The so-called “filter bubble” on social media, which leads to people seeing only content with which they ideologically agree, has been criticized in recent years for contributing to the polarization of politics. A new scientific study has turned that hypothesis on its head, with Republicans and Democrats faring differently in the research.
It turns out that exposure to opposing views on social media actually increases political polarization, according to the latest research by a team of sociologists primarily from Duke University. The findings were released on Tuesday ahead of their publication in the journal Proceedings of the National Academy of Sciences.
The researchers surveyed 901 Democrats and 751 Republicans for their experiment, making sure to choose people who used Twitter three times a week. They were paid $11 to follow a custom-made Twitter bot that espoused political messages opposite to their own beliefs, and that bot was busy: It retweeted 24 messages a day from “high-profile elites with opposing political ideologies” for a month straight. Crucially, the respondents were not told what sort of messages the bot would retweet.
“Substantially more conservative views”
After the month-long period, 62 percent of Democrats and 57.2 percent of Republicans agreed to be surveyed about their experience. Republicans “exhibited substantially more conservative views post-treatment,” report the researchers.
When it comes to answering why Republicans were much more conservative after the study, the researchers note they couldn’t put their finger on what precisely created the “backfire effect.”
“Increases in conservatism among Republicans may have resulted from increased exposure to women or racial and ethnic minorities whose messages were retweeted by our liberal bot,” the researchers speculate their paper. In the appendix to the paper, they go into greater detail as to why they suspect gender plays a role: “Because there are more female opinion leaders who are liberal than conservative—and because men constitute a larger share of Republican respondents than Democratic respondents—the increased conservatism exhibited by some of our Republican respondents may reflect their beliefs that women should not occupy positions of power.”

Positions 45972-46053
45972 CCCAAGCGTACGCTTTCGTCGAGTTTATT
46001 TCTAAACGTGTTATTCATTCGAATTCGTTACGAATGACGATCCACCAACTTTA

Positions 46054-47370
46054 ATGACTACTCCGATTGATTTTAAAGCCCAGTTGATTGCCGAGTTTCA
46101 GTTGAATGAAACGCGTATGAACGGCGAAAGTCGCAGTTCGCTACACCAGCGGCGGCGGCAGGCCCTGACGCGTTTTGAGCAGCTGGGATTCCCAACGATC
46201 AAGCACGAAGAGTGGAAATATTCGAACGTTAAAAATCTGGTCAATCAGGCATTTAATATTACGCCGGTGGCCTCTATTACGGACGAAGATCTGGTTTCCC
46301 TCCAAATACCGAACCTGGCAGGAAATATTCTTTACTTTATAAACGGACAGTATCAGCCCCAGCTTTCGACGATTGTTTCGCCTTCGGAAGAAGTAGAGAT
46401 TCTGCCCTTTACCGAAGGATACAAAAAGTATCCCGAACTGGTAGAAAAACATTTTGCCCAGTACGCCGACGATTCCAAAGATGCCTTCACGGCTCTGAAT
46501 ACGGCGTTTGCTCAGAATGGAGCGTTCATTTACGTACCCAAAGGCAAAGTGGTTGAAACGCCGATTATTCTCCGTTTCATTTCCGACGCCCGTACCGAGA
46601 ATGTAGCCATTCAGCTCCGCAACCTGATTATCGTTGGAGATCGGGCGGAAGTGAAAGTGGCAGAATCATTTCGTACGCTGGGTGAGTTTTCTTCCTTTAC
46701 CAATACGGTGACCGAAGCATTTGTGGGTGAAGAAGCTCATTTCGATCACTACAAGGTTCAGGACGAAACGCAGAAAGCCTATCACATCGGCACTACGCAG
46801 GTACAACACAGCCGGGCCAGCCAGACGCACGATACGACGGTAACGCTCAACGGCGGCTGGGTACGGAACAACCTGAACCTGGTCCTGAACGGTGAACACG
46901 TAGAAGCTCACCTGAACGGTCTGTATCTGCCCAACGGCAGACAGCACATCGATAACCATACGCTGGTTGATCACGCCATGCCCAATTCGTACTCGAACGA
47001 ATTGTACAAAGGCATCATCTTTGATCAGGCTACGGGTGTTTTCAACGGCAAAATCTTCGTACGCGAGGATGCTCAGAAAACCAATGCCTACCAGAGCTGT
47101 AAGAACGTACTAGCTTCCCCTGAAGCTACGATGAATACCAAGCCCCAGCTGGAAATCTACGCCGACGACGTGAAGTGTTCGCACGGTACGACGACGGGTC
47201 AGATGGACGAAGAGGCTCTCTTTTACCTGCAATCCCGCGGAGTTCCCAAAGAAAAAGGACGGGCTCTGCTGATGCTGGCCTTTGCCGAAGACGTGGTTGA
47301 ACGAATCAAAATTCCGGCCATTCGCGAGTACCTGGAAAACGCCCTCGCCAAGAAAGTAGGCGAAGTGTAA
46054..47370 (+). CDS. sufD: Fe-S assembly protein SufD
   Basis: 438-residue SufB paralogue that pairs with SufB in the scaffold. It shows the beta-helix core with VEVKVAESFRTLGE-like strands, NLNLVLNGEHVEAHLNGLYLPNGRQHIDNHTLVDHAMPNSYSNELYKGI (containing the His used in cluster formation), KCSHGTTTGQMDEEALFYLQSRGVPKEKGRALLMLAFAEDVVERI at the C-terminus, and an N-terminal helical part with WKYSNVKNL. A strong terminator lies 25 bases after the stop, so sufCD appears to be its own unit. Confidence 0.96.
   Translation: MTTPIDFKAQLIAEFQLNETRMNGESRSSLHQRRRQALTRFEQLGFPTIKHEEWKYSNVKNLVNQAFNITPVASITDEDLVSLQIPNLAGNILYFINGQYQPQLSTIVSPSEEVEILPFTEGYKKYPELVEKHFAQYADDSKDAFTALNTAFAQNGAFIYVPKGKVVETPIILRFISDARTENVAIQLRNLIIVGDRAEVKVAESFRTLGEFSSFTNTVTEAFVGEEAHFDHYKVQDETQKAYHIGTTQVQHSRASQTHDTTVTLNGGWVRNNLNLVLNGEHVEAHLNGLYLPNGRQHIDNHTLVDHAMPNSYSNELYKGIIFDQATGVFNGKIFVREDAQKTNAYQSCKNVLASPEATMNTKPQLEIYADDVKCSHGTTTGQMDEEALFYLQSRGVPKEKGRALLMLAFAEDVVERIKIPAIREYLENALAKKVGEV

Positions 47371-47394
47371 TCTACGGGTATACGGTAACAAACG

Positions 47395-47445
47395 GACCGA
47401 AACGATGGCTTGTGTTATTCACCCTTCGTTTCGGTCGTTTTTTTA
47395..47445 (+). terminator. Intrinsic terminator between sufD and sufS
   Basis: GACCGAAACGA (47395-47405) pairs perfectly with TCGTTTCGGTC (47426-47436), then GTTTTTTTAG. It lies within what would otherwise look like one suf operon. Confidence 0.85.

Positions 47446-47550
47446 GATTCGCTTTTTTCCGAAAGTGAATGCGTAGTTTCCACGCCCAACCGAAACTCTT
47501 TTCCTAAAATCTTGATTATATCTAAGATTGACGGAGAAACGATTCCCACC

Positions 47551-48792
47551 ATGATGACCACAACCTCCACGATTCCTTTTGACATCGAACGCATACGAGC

The researchers are expectedly cautious about the narrow scope of their research and its findings, adding a few caveats in their paper. Chief among them: “Readers should not interpret our findings as evidence that exposure to opposing political views will increase polarization in all settings. Although ours is among the largest field experiments conducted on social media to date, the findings above should not be generalized to the entire US population, because a majority of Americans do not use Twitter.”
Interestingly, researchers noticed that Republicans dug in their ideological heels deeper after being exposed to liberal messages over the course of a month on Twitter, but Democrats were only slightly more liberal after a month of conservative messages on Twitter, but not to a statistically significant degree.
There is mounting concern that social media sites contribute to political polarization by creating “echo chambers” that insulate people from opposing views about current events. We surveyed a large sample of Democrats and Republicans who visit Twitter at least three times each week about a range of social policy issues. One week later, we randomly assigned respondents to a treatment condition in which they were offered financial incentives to follow a Twitter bot for 1 month that exposed them to messages from those with opposing political ideologies (e.g., elected officials, opinion leaders, media organizations, and nonprofit groups). Respondents were resurveyed at the end of the month to measure the effect of this treatment, and at regular intervals throughout the study period to monitor treatment compliance. We find that Republicans who followed a liberal Twitter bot became substantially more conservative posttreatment. Democrats exhibited slight increases in liberal attitudes after following a conservative Twitter bot, although these effects are not statistically significant. Notwithstanding important limitations of our study, these findings have significant implications for the interdisciplinary literature on political polarization and the emerging field of computational social science.
Correction: The team of researchers is mostly comprised of academics from Duke University. A previous version of this article incorrectly stated the academic institution.